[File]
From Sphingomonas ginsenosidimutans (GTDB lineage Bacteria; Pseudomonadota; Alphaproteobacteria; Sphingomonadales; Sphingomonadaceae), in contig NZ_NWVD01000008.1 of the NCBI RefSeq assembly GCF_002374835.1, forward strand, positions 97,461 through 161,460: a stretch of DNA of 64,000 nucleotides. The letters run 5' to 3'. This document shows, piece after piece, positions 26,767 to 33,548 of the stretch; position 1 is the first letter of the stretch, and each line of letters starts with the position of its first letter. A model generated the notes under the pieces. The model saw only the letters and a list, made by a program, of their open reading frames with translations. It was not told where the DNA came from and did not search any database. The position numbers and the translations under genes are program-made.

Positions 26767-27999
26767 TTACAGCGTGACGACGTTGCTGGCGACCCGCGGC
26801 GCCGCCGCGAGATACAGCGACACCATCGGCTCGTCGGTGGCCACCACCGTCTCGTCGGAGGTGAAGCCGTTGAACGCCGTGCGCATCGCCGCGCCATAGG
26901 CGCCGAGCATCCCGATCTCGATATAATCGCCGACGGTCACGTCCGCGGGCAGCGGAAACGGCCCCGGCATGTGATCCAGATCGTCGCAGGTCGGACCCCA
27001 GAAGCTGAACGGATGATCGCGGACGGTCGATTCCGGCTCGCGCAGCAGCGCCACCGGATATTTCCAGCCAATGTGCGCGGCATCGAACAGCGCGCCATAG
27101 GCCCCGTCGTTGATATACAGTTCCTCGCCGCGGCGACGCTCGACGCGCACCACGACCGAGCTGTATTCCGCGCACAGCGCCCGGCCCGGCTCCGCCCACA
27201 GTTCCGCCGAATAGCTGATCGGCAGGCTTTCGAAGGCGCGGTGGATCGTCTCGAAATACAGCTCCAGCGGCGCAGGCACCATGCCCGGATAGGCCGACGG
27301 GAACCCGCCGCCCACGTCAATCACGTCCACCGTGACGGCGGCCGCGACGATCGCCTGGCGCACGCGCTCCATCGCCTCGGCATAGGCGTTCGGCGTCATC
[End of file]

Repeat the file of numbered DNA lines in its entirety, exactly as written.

From Sphingomonas ginsenosidimutans (GTDB lineage Bacteria; Pseudomonadota; Alphaproteobacteria; Sphingomonadales; Sphingomonadaceae), in contig NZ_NWVD01000008.1 of the NCBI RefSeq assembly GCF_002374835.1, forward strand, positions 97,461 through 161,460: a stretch of DNA of 64,000 nucleotides. The letters run 5' to 3'. This document shows, piece after piece, positions 26,767 to 33,548 of the stretch; position 1 is the first letter of the stretch, and each line of letters starts with the position of its first letter. A model generated the notes under the pieces. The model saw only the letters and a list, made by a program, of their open reading frames with translations. It was not told where the DNA came from and did not search any database. The position numbers and the translations under genes are program-made.

Positions 26767-27999
26767 TTACAGCGTGACGACGTTGCTGGCGACCCGCGGC
26801 GCCGCCGCGAGATACAGCGACACCATCGGCTCGTCGGTGGCCACCACCGTCTCGTCGGAGGTGAAGCCGTTGAACGCCGTGCGCATCGCCGCGCCATAGG
26901 CGCCGAGCATCCCGATCTCGATATAATCGCCGACGGTCACGTCCGCGGGCAGCGGAAACGGCCCCGGCATGTGATCCAGATCGTCGCAGGTCGGACCCCA
27001 GAAGCTGAACGGATGATCGCGGACGGTCGATTCCGGCTCGCGCAGCAGCGCCACCGGATATTTCCAGCCAATGTGCGCGGCATCGAACAGCGCGCCATAG
27101 GCCCCGTCGTTGATATACAGTTCCTCGCCGCGGCGACGCTCGACGCGCACCACGACCGAGCTGTATTCCGCGCACAGCGCCCGGCCCGGCTCCGCCCACA
27201 GTTCCGCCGAATAGCTGATCGGCAGGCTTTCGAAGGCGCGGTGGATCGTCTCGAAATACAGCTCCAGCGGCGCAGGCACCATGCCCGGATAGGCCGACGG
27301 GAACCCGCCGCCCACGTCAATCACGTCCACCGTGACGGCGGCCGCGACGATCGCCTGGCGCACGCGCTCCATCGCCTCGGCATAGGCGTTCGGCGTCATC